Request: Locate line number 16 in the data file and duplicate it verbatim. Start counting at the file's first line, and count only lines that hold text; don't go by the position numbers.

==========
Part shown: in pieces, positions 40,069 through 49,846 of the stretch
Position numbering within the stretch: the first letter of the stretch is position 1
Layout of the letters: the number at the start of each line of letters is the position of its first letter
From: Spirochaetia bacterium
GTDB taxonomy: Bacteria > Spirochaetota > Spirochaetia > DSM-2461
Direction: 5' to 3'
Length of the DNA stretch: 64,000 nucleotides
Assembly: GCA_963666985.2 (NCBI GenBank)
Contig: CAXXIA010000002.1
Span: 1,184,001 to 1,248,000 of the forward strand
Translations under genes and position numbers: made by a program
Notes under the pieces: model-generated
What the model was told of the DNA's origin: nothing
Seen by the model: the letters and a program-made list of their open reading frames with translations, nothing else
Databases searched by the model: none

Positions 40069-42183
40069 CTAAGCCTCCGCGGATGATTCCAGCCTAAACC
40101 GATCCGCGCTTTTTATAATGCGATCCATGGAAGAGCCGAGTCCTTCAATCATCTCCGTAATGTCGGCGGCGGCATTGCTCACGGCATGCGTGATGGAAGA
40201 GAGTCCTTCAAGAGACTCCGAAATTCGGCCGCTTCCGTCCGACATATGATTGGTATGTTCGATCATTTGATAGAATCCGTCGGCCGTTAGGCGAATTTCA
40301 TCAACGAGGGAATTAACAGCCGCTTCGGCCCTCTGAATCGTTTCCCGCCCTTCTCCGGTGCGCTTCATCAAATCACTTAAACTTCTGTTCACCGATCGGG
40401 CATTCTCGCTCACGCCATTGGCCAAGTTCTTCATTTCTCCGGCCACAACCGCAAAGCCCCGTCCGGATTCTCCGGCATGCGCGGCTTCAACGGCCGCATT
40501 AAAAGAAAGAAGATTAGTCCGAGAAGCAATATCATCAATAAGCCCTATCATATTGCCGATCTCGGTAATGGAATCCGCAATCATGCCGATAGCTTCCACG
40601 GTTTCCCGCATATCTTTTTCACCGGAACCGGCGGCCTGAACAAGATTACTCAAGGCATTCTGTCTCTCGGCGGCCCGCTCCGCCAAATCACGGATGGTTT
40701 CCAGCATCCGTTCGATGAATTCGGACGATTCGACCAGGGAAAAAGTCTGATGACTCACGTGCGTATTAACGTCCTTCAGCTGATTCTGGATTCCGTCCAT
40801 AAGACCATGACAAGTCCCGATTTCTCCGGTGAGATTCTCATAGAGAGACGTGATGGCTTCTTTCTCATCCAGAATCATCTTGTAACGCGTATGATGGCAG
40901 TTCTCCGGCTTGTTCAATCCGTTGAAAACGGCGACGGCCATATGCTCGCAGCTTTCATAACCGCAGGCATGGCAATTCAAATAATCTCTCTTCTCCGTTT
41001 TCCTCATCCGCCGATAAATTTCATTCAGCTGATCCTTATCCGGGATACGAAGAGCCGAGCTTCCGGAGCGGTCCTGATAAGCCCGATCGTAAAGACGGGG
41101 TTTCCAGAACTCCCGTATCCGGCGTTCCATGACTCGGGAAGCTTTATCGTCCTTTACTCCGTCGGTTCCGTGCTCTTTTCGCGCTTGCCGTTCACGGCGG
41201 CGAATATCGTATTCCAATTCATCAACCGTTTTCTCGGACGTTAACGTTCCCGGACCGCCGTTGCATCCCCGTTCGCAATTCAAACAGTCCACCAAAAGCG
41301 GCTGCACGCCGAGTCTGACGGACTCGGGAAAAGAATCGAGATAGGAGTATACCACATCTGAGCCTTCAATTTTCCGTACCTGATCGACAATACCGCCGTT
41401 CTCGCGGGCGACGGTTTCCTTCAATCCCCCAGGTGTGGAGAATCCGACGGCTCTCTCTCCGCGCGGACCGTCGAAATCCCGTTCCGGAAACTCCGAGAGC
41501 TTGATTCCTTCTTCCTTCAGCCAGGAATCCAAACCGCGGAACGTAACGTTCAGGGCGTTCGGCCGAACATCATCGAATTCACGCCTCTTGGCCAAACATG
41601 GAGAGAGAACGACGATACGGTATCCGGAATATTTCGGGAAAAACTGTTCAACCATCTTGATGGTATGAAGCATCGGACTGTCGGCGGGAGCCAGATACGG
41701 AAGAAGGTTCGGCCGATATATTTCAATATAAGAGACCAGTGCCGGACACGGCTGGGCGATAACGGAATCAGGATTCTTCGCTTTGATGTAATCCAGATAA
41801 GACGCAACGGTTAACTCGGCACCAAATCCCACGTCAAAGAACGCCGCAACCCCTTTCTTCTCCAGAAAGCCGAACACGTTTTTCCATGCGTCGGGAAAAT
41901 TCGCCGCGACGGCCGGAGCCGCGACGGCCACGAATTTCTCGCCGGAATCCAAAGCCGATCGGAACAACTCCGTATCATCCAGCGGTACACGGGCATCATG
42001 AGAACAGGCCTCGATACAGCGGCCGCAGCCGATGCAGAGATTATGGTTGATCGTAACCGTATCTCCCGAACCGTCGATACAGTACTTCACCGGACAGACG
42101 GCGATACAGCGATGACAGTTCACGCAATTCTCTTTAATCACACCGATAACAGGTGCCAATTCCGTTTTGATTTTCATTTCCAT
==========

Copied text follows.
Positions 40069-42183